After touring hundreds of garden layouts throughout many parts of the country, we were amazed by the numerous construction techniques (some better than others) people have utilized for laying track, assembling buildings, electrical work etc. We observed and took notes on what we thought might work best for us in So. California, realizing that we don’t have to account for frost heaving, snow, hail and excessive heat. Other than the occasional earthquakes, it seems like Southern California is a “relatively” easy climate and area for building a garden railroad.
The following design, construction techniques and installation methods are what seem to work well for us. We have also learned the hard way what doesn’t work well or things we would do differently in the future.
One of the best pieces of advice (for us) we received before any construction took place was keep track lines and loops simple and separate if we want to avoid future problems with electrical interfaces, collisions and ease of operations. The entire TMFRR track is laid on either a base of concrete, steel or redwood bridges, or Split Jaw PVC railbed.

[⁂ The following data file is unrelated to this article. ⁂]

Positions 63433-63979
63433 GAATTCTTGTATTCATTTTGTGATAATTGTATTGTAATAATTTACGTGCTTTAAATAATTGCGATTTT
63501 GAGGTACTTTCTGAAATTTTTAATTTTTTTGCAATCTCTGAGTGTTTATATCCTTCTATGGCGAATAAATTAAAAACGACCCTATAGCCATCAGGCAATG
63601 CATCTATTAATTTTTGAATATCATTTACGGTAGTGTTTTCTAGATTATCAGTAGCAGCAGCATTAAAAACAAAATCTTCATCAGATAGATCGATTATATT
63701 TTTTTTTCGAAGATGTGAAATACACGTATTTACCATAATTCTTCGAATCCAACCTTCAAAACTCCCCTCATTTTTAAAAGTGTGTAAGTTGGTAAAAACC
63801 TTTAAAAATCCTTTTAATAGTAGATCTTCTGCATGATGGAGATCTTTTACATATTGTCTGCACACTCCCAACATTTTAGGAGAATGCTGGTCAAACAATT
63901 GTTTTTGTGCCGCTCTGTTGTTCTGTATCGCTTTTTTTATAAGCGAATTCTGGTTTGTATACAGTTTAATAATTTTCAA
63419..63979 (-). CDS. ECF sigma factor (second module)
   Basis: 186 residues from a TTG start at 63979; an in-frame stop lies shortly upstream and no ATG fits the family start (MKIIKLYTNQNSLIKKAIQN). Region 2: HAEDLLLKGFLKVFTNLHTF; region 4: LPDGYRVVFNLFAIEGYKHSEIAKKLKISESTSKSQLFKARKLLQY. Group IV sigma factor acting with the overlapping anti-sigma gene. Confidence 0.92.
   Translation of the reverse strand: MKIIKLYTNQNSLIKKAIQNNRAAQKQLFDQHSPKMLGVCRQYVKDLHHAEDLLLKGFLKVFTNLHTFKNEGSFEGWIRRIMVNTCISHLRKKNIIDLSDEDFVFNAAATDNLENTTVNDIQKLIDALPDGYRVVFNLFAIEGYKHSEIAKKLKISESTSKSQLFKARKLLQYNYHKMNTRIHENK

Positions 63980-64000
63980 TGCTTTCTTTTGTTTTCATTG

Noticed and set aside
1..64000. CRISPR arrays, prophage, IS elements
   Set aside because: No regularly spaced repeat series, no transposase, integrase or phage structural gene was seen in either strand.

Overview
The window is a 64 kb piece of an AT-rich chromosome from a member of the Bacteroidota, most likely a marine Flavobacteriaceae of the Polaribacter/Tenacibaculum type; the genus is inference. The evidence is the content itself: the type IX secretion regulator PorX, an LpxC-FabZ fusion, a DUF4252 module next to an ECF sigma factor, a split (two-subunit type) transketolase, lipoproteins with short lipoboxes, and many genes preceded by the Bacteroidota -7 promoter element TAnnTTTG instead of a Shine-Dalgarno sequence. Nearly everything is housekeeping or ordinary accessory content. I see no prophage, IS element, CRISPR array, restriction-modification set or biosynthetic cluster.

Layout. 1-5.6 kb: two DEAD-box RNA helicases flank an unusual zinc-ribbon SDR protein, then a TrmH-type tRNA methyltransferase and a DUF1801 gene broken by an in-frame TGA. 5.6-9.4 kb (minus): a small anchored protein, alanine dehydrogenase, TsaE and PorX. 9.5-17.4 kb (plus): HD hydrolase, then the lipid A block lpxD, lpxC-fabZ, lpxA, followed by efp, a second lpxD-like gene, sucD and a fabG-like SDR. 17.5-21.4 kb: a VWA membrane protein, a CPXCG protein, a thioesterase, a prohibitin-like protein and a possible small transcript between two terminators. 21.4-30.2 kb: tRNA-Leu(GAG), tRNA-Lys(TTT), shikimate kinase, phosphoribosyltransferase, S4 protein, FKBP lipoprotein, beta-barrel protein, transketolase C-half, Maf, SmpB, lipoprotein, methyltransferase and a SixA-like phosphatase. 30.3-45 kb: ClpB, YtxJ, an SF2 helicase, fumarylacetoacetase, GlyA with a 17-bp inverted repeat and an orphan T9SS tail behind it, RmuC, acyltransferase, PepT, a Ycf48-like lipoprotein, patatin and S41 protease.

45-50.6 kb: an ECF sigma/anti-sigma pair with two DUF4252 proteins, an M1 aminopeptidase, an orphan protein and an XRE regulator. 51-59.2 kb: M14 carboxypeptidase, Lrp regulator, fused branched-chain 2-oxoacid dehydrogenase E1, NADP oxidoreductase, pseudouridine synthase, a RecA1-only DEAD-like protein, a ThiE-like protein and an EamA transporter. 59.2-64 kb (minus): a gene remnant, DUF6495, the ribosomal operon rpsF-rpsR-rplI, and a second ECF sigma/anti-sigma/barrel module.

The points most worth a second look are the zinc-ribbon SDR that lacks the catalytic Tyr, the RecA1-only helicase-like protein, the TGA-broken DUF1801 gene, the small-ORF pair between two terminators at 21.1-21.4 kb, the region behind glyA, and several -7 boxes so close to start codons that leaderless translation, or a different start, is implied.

Avoid future problems with solid track foundations
We used various lengths of LGB and USA sectional track with split jaw rail joiners replacing all factory slip joiners for many years of worry free operations and solid electrical conductivity.
Split Jaw Rail Clamps replaced all slip joiners
Building on a slope
Expanding the layout to our fairly steep slope seemed to be an insurmountable challenge. However. After visiting a nearby layout built on a similar slope gave us fresh ideas and we soon expanded upwards. We hired a very talented local concrete sculpturing artist who had never worked on a garden railroad before (his area of expertise was concrete grottos, waterslides, ponds etc.) to construct rock walls, tunnels and a four level helix to raise the train up to the slope area. We would eventually hire him four more times as we added to the TMFRR. His work on our Utah-look mountain scene across the entire slope was the last construction project. He suggested and we added a fully functional dam to the river portion of the canyon.
Incorporating the front spill dam in the canyon was a recommendation by the contractor
The concrete construction of the Canyon Mountains
Solid construction allows for walking to the higher heights (as long as you know where to step)
Two helixes (one metal and the other concrete) allow rack and cog locomotives to
ascent or descent up to 25 degrees and 6 feet in elevation (Photo date approx. 2012)